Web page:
November 2017 Featured Journalist: Carrie Dow
Wednesday, November 08, 2017 12:00 AM

Carrie Dow is a freelance writer whose work has appeared in, Islands, Artisan Spirit, Go World Travel, Go Nomad, International Living, and Interval World. When not traveling, she is the Local Editor of, part of The Drink Nation, where she writes about Denver's best happy hours (not a bad gig, eh?). She uses her expertise on Colorado's beer, wine, and spirits industry to travel the world looking for unique craft breweries, distillers, vineyards, and cocktail bars, places where she can learn about a destination through food and drink. Believing Mahatma Gandhi,s statement that 'The greatness of a nation and its moral progress can be judged by the way its animals are treated,' she founded What's Pawsitive, a website that profiles animal-based travel, animal rescue organizations, and animal welfare advocates around the world. She has a degree in Language Arts from the University of Nebraska and when writing she is supervised by her editorial staff, a vocal Siamese cat and a contemplative Siberian husky. 

What got you into travel writing?

Oddly, my interest in travel writing began with P.J. O’Rourke, the well-known political writer. Back in the 1980s Rolling Stone magazine sent him around the world. Basically he was sent to what were considered the most miserable places on earth (at that time) and report back on what he found, places like still-Communist Warsaw, post-war Vietnam, and drug cartel-ruled El Salvador. Through his sense of humor, O’Rourke always found a connection with locals and showed a different side to these places, one you didn’t see on the evening news. This collection of stories was then put into an anthology called Holidays in Hell. It was this small-town girl’s first travel guide.

What's the most challenging part of travel writing for you?

Getting organized and focused on what’s important are the toughest parts of travel writing. The actual writing is easy. It’s narrowing a place down, often to its barest essentials, which make travel writing hard. You want to write about everything you experience, but you are never allowed the time or the space to do that. Besides, you shouldn’t. Putting everything into a piece doesn’t always make a cohesive and compelling story. Travel writing teaches me to focus.

What one thing [equipment or a personal item] can't you go without on the road?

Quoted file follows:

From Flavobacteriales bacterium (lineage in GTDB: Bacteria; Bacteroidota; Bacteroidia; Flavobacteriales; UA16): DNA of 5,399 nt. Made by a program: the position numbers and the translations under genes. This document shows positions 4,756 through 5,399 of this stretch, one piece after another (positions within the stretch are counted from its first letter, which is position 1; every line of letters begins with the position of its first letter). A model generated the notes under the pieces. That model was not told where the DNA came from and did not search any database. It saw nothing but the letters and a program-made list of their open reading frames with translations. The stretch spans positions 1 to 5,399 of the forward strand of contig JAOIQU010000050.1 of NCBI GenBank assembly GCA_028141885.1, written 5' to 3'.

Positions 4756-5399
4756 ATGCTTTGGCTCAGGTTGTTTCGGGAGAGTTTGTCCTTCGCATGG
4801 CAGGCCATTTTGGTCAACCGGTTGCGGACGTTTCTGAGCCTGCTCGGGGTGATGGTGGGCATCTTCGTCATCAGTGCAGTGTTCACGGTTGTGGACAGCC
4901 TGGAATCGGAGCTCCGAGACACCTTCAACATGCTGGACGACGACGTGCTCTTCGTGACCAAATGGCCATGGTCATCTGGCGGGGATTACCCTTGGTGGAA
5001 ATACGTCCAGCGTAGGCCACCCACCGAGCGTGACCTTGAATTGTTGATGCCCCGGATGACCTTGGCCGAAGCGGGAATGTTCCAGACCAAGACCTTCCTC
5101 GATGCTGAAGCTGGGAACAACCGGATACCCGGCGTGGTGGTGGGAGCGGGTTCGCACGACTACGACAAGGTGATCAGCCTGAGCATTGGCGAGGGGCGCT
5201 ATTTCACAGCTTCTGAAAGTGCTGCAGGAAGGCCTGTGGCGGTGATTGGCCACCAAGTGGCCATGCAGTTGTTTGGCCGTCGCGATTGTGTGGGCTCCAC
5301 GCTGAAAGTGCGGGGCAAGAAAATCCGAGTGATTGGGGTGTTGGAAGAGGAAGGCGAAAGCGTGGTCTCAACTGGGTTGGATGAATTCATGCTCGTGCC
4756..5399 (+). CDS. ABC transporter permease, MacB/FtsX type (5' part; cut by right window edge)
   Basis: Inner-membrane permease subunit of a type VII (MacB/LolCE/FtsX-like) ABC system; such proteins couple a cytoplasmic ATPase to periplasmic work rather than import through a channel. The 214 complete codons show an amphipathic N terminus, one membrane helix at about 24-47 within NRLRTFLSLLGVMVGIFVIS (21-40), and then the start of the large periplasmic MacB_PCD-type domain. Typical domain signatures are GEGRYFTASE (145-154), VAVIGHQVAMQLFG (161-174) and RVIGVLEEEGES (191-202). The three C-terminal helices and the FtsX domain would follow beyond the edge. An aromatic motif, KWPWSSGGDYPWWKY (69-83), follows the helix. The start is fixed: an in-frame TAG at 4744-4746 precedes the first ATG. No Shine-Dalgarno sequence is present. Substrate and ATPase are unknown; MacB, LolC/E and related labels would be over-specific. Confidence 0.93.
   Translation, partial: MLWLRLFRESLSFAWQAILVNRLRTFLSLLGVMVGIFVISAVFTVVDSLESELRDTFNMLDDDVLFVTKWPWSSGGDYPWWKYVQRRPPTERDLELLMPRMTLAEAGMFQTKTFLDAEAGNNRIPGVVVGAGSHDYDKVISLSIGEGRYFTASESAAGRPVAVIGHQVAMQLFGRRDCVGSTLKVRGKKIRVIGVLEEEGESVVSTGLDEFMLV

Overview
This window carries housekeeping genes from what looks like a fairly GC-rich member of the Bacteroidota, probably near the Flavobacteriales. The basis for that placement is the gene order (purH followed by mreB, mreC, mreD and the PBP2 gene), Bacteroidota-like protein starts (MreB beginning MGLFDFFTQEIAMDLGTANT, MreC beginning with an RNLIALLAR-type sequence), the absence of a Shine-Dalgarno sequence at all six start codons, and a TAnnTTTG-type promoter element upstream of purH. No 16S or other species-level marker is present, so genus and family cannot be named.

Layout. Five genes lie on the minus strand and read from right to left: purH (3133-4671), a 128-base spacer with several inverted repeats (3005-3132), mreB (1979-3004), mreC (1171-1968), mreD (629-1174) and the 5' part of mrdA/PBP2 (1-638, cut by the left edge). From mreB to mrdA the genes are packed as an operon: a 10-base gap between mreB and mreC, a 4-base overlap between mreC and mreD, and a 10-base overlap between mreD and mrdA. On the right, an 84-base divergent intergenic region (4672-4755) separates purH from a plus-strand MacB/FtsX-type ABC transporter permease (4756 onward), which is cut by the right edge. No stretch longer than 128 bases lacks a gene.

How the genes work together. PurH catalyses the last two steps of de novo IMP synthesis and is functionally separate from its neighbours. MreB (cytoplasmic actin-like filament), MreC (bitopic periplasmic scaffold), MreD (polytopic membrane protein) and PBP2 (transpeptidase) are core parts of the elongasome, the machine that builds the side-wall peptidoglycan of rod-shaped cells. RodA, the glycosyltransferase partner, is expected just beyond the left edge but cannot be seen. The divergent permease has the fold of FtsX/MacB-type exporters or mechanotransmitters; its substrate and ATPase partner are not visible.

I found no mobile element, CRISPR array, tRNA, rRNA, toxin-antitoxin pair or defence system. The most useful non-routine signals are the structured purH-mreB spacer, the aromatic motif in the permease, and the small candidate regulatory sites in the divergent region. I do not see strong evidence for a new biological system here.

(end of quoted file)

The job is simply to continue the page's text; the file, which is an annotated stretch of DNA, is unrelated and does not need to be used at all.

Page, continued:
The thing I can’t live without, let alone travel without, is my Galaxy S8 smartphone. I do everything through that phone. It’s my calendar, my alarm clock, my GPS map, my camera, and I use it to record interviews when I travel. I lost it recently at the Great American Beer Festival. Longest hour and a half of my life.

What was your most unusual and/or memorable travel experience?

My most unusual travel experience was while visiting a childhood friend in Bundaberg, Queensland, Australia. Her in-laws organized an antique car rally with their local car club “in honor of Leeona’s American friend” they said. I think it was more of an excuse to have a party. Fifteen cars and over 20 people showed up. I spent an entire afternoon as the passenger of a 1926 Aston with a top speed of 30 m/hr. It was owned by an elderly gentleman named Geoff who didn’t know me from Adam, but happily showed off his prized possession. My friend’s eight-year-old daughters rode with us and sang songs because the car didn’t have a radio. Bundaberg is near the ocean so after doing a “lap” around downtown, the string of cars headed out to the seaside highway driving through little coastal towns like Bennett and Bargara Beach. We stopped at a beachfront park called Elliot Heads where we had “tea” with homemade brownies and cookies. The literal and figurative summit of the trip was a drive up the Hummock, a hill that rose out of the flat farmland and overlooked the ocean. Although only a few hundred feet above sea level, it was the highest point in the district and the Aston’s tiny engine barely made it to the top. Afterward my friend’s husband asked if I was bored just sitting in a car all afternoon. I said, are you kidding? This was held just for me! I loved it!

What is the best piece of advice you could give to a rookie travel writer?

Rookies:  No matter how you record your travel experiences, whether jotting notes in a notepad, talking into your phone, or typing on your laptop, always include every single detail, leave nothing out. You would be surprised how the most mundane of things, the hat your tour guide wore, the weather, the breed of a shop owner’s dog, or the name of your Uber driver, can be the spark you need to get a story published or provide that extra insight into a destination.

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